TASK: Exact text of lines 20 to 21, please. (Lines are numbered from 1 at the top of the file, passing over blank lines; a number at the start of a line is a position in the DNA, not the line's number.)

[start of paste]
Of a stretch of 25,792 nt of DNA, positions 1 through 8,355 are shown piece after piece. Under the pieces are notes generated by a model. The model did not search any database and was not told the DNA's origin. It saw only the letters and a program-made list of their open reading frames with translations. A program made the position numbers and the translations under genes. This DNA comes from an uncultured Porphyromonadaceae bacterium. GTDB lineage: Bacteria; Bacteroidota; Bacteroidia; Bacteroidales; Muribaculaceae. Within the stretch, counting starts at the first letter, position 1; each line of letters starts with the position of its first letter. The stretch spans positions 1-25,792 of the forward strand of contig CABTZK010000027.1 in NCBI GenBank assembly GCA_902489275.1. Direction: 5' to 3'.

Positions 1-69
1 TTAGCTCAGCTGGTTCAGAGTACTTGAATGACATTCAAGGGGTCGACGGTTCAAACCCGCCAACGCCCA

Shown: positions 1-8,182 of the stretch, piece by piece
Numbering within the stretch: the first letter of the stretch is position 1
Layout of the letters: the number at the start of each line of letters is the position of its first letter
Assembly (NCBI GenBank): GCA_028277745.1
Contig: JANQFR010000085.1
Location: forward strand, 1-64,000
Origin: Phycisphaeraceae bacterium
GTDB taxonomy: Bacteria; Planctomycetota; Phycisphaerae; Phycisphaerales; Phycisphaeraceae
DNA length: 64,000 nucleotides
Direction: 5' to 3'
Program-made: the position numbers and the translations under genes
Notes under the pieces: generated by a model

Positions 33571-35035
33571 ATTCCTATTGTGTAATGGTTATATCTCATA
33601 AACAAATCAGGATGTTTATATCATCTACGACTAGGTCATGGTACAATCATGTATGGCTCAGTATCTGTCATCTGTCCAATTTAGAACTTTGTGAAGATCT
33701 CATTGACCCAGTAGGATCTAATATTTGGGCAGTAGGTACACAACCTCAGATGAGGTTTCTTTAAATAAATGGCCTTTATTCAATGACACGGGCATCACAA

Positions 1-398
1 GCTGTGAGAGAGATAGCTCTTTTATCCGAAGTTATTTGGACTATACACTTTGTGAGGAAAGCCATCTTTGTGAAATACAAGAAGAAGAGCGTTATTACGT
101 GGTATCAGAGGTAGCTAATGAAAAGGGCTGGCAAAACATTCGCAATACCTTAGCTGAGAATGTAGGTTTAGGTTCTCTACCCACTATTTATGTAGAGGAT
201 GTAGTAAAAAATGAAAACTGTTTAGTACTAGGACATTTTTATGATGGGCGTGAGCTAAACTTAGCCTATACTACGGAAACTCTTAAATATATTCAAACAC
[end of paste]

Positions 1-398
1 GCTGTGAGAGAGATAGCTCTTTTATCCGAAGTTATTTGGACTATACACTTTGTGAGGAAAGCCATCTTTGTGAAATACAAGAAGAAGAGCGTTATTACGT